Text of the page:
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Index Shader

In computer graphics, a shader is a type of computer program that was originally used for shading (the production of appropriate levels of light, darkness, and color within an image) but which now performs a variety of specialized functions in various fields of computer graphics special effects or does video post-processing unrelated to shading, or even functions unrelated to graphics at all. [1]

80 relations: Algorithm, Alpha compositing, Bloom (shader effect), Bokeh, Brightness, Bump mapping, Cardinal point (optics), Cel shading, Cg (programming language), Chroma key, Color, Colorfulness, Compute kernel, Computer graphics, Computer program, Computer-generated imagery, Contrast (vision), Cube mapping, Curve, Darkness, Data parallelism, Dataflow, Defocus aberration, Digital image, Direct3D, Distortion (optics), Edge detection, Filmmaking, Filter (video), Fragment (computer graphics), Framebuffer, General-purpose computing on graphics processing units, Geometric primitive, Glossary of computer graphics, Graphics pipeline, Graphics processing unit, High-Level Shading Language, Higher-order function, Hue, Light, List of common shading algorithms, MapReduce, Metal (API), Motion detection, Normal mapping, Nvidia, OpenGL, OpenGL ES, OpenGL Shading Language, Parallel computing, ..., Pipeline (computing), Pixar, Pixel, Posterization, Psychedelia, Rasterisation, Rendering (computer graphics), RenderMan Interface Specification, Shader, Shading, Shading language, Shadow, Shadow volume, Special effect, Specular highlight, Sprite (computer graphics), Standard Portable Intermediate Representation, Subdivision surface, Tessellation (computer graphics), Texture (visual arts), Texture mapping, Unified shader model, Variable (computer science), Vector processor, Vertex (computer graphics), Video game, Video post-processing, Volumetric lighting, Z-buffering, 3D modeling. Expand index (30 more) »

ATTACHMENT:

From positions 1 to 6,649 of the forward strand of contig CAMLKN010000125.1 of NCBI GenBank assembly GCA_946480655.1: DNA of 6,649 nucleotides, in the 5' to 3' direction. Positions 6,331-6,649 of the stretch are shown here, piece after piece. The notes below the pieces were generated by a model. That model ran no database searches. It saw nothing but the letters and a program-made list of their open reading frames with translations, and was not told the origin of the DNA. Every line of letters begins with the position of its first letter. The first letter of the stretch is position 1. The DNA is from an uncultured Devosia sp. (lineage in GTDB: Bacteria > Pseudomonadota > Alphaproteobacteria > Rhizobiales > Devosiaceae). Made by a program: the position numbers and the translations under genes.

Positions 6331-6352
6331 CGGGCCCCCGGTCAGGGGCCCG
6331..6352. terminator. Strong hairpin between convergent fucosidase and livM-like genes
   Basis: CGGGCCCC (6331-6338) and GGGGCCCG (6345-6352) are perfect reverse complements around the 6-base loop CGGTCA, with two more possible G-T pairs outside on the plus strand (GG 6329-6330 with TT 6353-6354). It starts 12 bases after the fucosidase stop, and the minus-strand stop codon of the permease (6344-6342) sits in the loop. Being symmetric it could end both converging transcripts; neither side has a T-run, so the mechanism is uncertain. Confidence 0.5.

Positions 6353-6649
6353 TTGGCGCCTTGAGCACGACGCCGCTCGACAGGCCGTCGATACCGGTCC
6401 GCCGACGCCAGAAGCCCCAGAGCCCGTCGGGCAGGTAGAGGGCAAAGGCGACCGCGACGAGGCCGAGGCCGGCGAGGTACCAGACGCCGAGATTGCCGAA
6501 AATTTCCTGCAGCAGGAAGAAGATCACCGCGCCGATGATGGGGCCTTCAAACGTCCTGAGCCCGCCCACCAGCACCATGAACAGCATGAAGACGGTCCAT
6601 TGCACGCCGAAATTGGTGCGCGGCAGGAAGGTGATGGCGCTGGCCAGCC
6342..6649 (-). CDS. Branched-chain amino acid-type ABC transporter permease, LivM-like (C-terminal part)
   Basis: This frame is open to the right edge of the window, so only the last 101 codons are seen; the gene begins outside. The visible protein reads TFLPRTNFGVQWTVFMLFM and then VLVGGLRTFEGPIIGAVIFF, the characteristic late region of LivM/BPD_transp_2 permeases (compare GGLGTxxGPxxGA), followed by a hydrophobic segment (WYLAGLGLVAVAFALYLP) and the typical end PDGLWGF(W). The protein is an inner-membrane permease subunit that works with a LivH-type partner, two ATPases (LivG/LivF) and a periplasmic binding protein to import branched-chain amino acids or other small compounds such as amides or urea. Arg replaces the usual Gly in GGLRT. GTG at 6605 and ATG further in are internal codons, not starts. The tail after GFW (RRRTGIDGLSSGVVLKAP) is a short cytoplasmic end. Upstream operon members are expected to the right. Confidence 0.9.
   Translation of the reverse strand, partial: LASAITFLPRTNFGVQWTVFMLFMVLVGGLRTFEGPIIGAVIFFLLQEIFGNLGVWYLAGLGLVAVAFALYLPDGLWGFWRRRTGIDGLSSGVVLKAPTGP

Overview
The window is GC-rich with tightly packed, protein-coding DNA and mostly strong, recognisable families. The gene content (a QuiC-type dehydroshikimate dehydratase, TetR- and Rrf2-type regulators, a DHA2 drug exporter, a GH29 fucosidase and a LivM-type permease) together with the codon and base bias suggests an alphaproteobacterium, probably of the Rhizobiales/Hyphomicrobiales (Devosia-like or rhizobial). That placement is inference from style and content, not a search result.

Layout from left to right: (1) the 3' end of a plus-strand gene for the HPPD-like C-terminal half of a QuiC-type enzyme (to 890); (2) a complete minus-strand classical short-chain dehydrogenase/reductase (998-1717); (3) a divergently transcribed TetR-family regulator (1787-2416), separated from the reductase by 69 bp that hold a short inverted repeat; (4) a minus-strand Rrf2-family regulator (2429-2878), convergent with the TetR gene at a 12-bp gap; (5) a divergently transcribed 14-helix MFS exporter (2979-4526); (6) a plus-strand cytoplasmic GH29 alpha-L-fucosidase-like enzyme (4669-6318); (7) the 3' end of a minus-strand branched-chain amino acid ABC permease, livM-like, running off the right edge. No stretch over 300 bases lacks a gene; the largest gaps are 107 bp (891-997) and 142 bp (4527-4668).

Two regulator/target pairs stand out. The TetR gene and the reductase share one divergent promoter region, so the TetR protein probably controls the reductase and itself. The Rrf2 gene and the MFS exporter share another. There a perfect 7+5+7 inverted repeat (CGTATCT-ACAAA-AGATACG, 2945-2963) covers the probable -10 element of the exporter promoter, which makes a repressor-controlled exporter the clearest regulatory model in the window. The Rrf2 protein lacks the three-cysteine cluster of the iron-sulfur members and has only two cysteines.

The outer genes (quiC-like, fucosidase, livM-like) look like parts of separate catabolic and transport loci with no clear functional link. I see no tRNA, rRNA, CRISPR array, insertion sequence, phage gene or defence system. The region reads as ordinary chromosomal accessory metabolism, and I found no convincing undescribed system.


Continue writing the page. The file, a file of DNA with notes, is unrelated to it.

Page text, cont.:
In mathematics and computer science, an algorithm is an unambiguous specification of how to solve a class of problems.

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Alpha compositing

In computer graphics, alpha compositing is the process of combining an image with a background to create the appearance of partial or full transparency.

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Bloom (shader effect)